Ban the bomb march from Caernarfon to Bangor, Geoff Charles (1909-2002)

National Library of Wales works with Wiki to share collections

Nicola Sullivan, 25.10.2016
Open data options also being explored
The National Library of Wales – Llyfrgell Genedlaethol Cymru – has provided open access to thousands of digital records via Wikimedia UK.

So far the library has shared 15,000 images online using two licenses developed by Creative Commons – the public domain mark and CC0. These are embedded in the images metadata indicating that they can be freely downloaded, reused and manipulated for any purpose. 

Artwork, photographs, manuscripts and examples of early printed material are among the digital records available. Highlights include photographs by Philip Jones Griffiths – a Welsh photographer known for his pictures of the Vietnam war. 

Accessed via the Wikimedia Commons, collectively the images have attracted more than 140 million views since they were first made available in March 2015. Figures show that the images are attracting around 10 million views per month, and are being accessed by a user-base comprising 90 different languages.  

The aims of the project are to: share images and library content on an open license; embed open access into the work of the library and its partners; and to improve online content by getting members of the public and library staff to edit Wikipedia.

The first step was to appoint Jason Evans, who was already employed by library, as a Wikipedian in Residence – a one-year post partly funded by Wikimedia UK. Initially Evans focused on the items that were out of copyright before moving on to items where the library or artist owned the copyright.     

“We thought about what [items in the digital collection] would have the highest impact and were the most visually impressive. We took a list – what is the most visually impressive and we took a list of collections – almost like a wish list - for senior staff and they approved a number of collections for release,” says Evans.

“Some people are very open and sharing as widely as they can and others are very fearful that they are going to use control of their work and they will lose the potential to generate income from it in the future,” he added.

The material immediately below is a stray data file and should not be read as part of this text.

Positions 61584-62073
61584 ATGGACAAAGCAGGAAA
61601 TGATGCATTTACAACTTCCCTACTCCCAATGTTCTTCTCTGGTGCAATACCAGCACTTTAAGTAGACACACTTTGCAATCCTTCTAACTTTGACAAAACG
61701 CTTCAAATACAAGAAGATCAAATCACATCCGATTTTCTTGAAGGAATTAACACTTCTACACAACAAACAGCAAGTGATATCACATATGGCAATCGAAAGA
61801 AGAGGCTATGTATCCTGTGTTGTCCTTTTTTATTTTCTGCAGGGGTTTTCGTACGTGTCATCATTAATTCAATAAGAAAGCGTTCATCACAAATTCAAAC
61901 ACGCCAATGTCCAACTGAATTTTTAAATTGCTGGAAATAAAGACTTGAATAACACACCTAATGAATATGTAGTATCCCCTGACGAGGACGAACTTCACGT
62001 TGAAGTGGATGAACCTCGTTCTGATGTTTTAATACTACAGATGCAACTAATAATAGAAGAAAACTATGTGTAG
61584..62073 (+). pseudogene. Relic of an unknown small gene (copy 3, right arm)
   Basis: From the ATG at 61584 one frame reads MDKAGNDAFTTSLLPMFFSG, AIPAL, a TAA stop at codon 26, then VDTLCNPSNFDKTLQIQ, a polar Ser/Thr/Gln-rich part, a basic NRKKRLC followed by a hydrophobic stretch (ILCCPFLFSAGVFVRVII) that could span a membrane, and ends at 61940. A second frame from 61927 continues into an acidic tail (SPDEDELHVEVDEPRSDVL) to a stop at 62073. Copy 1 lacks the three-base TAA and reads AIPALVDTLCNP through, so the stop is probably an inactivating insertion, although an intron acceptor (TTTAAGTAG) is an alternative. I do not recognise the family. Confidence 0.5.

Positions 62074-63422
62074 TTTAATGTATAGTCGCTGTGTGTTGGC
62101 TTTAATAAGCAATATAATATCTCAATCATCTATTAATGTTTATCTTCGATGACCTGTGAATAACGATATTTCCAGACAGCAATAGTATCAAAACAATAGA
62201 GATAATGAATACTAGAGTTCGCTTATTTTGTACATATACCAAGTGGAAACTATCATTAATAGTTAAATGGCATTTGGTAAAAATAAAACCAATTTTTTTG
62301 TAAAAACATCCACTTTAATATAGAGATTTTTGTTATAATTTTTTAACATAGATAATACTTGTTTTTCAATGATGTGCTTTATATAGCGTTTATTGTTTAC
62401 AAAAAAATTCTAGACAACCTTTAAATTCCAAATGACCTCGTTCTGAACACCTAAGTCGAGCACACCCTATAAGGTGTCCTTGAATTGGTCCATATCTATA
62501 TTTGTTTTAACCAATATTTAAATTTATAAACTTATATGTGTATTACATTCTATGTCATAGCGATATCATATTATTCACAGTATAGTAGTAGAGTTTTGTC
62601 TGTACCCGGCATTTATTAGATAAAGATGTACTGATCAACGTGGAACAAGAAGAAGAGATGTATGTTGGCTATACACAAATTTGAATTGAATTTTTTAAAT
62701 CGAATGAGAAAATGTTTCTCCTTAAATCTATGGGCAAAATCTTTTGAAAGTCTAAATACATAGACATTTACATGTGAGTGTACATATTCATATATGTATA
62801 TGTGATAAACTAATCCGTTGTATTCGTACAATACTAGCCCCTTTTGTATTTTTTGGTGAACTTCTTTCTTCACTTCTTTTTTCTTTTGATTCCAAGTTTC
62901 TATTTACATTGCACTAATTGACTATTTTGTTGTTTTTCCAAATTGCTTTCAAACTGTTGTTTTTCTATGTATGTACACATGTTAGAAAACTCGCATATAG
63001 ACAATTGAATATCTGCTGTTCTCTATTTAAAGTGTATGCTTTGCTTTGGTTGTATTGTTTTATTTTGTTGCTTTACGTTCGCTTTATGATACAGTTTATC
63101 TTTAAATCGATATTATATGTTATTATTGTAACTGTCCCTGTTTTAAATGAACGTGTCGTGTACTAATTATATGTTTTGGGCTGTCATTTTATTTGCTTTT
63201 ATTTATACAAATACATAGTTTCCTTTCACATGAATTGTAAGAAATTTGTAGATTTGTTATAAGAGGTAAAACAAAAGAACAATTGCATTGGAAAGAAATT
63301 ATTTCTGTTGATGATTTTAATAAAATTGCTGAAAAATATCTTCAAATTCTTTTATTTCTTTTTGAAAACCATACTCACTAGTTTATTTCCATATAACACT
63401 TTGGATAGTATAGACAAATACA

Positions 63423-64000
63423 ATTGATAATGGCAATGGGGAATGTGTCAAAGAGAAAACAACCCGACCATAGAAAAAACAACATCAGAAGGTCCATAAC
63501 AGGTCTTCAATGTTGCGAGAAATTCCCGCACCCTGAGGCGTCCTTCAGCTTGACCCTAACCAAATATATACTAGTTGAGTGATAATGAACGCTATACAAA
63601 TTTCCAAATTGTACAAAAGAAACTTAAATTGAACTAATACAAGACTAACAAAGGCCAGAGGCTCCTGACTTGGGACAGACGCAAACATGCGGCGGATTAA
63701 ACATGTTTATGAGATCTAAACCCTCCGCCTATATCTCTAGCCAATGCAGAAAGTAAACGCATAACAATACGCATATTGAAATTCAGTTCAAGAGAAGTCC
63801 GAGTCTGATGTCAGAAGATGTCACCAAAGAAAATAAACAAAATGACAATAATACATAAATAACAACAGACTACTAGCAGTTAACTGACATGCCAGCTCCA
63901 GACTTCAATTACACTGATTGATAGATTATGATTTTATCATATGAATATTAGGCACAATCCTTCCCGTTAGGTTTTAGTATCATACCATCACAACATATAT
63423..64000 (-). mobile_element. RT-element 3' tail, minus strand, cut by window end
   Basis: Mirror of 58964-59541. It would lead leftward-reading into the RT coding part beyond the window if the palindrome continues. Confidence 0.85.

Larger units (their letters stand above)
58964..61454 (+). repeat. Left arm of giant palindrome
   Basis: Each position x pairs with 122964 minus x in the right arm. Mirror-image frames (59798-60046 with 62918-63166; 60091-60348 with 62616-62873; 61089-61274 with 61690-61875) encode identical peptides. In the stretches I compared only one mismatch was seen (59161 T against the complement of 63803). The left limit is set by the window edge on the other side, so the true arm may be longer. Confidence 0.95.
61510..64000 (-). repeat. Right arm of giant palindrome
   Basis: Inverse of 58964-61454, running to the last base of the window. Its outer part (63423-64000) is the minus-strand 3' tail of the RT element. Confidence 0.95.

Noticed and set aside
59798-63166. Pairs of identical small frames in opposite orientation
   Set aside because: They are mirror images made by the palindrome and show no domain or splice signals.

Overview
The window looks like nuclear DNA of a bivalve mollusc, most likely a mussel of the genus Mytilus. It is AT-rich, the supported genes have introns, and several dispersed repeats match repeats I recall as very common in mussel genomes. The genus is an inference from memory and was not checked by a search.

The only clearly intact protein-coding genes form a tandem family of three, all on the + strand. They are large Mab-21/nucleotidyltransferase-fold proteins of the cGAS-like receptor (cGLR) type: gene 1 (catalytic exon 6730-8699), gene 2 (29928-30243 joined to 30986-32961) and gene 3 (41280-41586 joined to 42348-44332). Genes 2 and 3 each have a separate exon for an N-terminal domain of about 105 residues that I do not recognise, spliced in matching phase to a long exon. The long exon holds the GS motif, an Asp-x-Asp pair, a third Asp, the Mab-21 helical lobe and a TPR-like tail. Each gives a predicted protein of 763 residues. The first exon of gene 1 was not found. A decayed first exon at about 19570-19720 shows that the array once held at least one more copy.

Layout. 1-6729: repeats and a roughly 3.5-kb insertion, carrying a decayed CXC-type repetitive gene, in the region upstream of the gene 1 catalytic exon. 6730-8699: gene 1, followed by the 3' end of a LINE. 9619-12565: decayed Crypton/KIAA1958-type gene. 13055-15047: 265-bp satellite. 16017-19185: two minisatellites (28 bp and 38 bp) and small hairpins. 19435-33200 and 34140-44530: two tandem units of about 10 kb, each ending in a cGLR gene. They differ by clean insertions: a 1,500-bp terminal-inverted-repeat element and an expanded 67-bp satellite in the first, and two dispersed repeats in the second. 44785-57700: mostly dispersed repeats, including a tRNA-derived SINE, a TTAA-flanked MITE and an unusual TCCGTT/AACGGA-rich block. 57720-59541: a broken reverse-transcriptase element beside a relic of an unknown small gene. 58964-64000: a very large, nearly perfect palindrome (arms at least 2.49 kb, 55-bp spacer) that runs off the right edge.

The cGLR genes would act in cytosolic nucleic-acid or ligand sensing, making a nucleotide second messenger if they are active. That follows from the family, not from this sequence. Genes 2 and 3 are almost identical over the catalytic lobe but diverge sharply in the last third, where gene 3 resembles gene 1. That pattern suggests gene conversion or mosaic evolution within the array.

Viewing statistics can be used as “ammunition” when it comes to convincing other copyright holders says Evans.

“Although there is no income generated from this we have noticed that people have been reusing (particularly the higher quality works that we have released) in exhibitions and books or images to create t-shirts and phone cases,” he says.

In the long-term the library hopes to secure licensing agreements with big brands and charge a small fee for professionals that want access to the highest quality versions of the images made openly available online.  
“Something being built into our business case is the idea that if you share the material openly it gets the attention it deserves and then you can build the brand licensing agreement,” says Evans.

The library is also working with Wikidata – an open data platform – to free up access to information on its collections. This would make data available to web developers and professional hackers to use it to create apps, games and visualisations. Wikidata has already been used for the library’s Welsh landscape collection, made up of around 5,000 images, which have already been released on an open license via Wiki Commons.  

“The collection is searchable, which it wasn’t when it was just metadata. For example, we can now plot a map based on the places depicted in each image, so it has now got geolocation data attached to it,” said Evans.